A new study suggests awareness of nicotine pouches among young US adult smokers is high, given the low market penetration of oral tobacco products in the country.
The study, from researchers at Rutgers University and published in the journal Tobacco Control, surveyed a population-based sample of more than 1,000 smokers in January and February 2021, asking about their awareness, interest in and ever use of nicotine pouches. It found that those aged between 18 and 44, as well as those who had previously used smokeless tobacco, were more likely than older smokers to know about nicotine pouches.
It found just over 29% of adult smokers had seen or heard of nicotine pouches but less than 6% had ever tried them. This would roughly coincide with TobaccoIntelligence’s own 2020 research, which found that combined smokeless tobacco use (including chewing, tobacco, snuff and snus) never rose above 10% of a state’s population at that time and had the highest prevalence in states where smoking was also more prevalent.
Nearly 17% of respondents to the Rutgers survey who had never tried nicotine pouches said they were interested in trying them within the next six months in an attempt to quit smoking.
“Interest in using nicotine pouches was more prevalent among adult smokers who were Hispanic, planned to quit within six months, attempted to quit before using counselling or another tobacco product or had ever used pouches,” the study said.
Further research is needed to confirm the findings on awareness, while other studies should also be conducted into whether pouches are being used as a cessation product, a hard reduction product or a dual use product with no impact on conventional cigarette consumption, one of the authors told TobaccoIntelligence.
“Smokers are looking for products that could help them sustain a quit attempt and I think this is a product they may use in places where they might otherwise be smoking,” said Mary Hrywna. “The question is: are they using it to reduce their harm or are they using it together with their cigarettes?”
First step towards understanding a novel product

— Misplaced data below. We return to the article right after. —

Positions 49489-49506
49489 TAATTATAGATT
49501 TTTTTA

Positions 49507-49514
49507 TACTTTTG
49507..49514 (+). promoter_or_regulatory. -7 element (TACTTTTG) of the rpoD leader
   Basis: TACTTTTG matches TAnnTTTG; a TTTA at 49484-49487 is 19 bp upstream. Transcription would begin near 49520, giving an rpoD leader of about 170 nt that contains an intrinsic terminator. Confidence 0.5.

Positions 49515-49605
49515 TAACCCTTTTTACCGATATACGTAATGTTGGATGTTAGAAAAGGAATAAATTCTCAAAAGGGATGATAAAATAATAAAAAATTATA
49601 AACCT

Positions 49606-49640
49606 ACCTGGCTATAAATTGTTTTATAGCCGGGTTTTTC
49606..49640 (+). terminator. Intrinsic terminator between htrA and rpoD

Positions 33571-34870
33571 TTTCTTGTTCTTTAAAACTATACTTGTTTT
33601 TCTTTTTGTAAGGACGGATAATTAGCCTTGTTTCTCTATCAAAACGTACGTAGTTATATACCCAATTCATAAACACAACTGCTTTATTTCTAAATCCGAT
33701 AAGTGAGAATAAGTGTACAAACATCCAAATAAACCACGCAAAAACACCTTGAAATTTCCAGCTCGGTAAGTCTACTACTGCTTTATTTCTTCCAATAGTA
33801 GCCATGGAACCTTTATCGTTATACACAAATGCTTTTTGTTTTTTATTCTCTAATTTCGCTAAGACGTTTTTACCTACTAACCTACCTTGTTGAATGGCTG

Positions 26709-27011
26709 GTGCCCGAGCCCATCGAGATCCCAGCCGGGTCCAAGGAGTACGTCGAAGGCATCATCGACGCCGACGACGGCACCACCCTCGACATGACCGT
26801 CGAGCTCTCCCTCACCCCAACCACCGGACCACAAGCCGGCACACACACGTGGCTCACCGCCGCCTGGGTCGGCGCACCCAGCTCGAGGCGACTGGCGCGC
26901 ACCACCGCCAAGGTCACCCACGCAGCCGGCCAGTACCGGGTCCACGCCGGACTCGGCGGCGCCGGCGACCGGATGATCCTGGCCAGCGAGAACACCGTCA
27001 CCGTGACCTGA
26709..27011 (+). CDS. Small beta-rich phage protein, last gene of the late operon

Hrynwa, an assistant professor at Rutgers Biomedical Health Sciences’ Center for Tobacco Studies, said she would like to see smokers switch exclusively to a reduced-harm product rather than using it in conjunction with a combustible one.
“Pouches, though, certainly open up the marketplace in terms of offering a variety of products that have potential reduced harm,” she added.
The authors of the study, which was supported by the National Cancer Institute and the US Food and Drug Administration (FDA)’s Center for Tobacco Products (CTP), said it marked an important first step towards greater understanding of the products. It was one of the first studies of nicotine pouch awareness to be carried out independent of industry funding, they added.
“Further independent research is needed on actual perceived risk of nicotine pouches, reasons and settings for use across various population groups, including naïve tobacco users,” they said.
The levels of awareness and use of tobacco-free nicotine pouches among adult smokers in the US, as well as the recent growth in their sales, should prompt an increased level of surveillance over their market trends and prevalence, they added.
“There’s not a whole lot of research on the product right now, because it’s a relatively new one and the majority of the existing research has been done by the industry, which isn’t terribly surprising,” said Hrywna. “But as with any research, it has to be replicated and it should be replicated by those who don’t have a financial interest in the product itself.”
Oral products are making inroads into the US tobacco market, where chewing tobacco and snuff are the most popular items.
A swiftly growing market
Nicotine pouches have enjoyed rapid growth since entering the US in 2016. Their market size rose from just over $35m in 2018 to nearly $965m in 2021 and is expected to reach $1.946bn this year.
Swedish Match’s Zyn is the leading brand in the market, which also includes Altria’s On!, British American Tobacco (BAT)’s Velo, Rogue and Kretek International’s Dryft.
Premarket tobacco product applications (PMTAs) were submitted to the FDA by tobacco pouch producers by the 9th September 2020 deadline. If the applications are granted, marketing orders will allow the brands to stay on the market, as recently happened with Logic’s heated tobacco product Vapeleaf.
Last year, the FDA also granted marketing permission for oral tobacco product Verve after it had rejected it in 2019, leading to its removal from the market.
The level of nicotine contained in pouches is similar to that in snus and smokeless tobacco products. Unlike these products, however, nicotine pouches do not contain tobacco, which, their producers claim, makes them less toxic than combustible cigarettes, e-cigarettes, heated tobacco or snus.
However, experts have raised concerns over the fact that nicotine pouches are sold in different flavours, including mint and fruit, and using marketing tactics which might attract younger and more naïve users.
“There is a consensus that we don’t want young people initiating any kind of nicotine products,” said Hrynwa. “So I think we do need to understand if the flavours or the products themselves are appealing to young people in any way, as we should for any tobacco or nicotine product.”
– Tiziana Cauli TobaccoIntelligence staff
Photo: Bengt Wiberg